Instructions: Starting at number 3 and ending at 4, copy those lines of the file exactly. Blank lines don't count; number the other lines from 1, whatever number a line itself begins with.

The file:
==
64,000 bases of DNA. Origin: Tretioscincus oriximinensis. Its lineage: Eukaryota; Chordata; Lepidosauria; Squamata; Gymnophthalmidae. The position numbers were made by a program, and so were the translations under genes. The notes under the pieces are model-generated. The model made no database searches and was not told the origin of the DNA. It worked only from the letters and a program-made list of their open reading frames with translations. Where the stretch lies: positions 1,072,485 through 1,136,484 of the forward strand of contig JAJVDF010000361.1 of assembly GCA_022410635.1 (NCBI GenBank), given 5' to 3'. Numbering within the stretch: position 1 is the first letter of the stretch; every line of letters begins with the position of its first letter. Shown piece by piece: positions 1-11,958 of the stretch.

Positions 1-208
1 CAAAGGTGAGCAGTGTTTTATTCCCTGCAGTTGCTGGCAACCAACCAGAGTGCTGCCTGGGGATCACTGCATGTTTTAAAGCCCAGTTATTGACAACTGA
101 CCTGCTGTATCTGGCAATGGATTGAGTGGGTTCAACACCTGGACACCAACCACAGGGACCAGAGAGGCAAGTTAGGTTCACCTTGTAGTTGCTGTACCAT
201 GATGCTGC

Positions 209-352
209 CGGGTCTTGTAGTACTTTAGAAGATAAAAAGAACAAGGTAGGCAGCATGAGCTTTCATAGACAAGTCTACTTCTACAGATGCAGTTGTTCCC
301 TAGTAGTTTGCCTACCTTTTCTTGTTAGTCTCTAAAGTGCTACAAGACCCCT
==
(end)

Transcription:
1 CAAAGGTGAGCAGTGTTTTATTCCCTGCAGTTGCTGGCAACCAACCAGAGTGCTGCCTGGGGATCACTGCATGTTTTAAAGCCCAGTTATTGACAACTGA
101 CCTGCTGTATCTGGCAATGGATTGAGTGGGTTCAACACCTGGACACCAACCACAGGGACCAGAGAGGCAAGTTAGGTTCACCTTGTAGTTGCTGTACCAT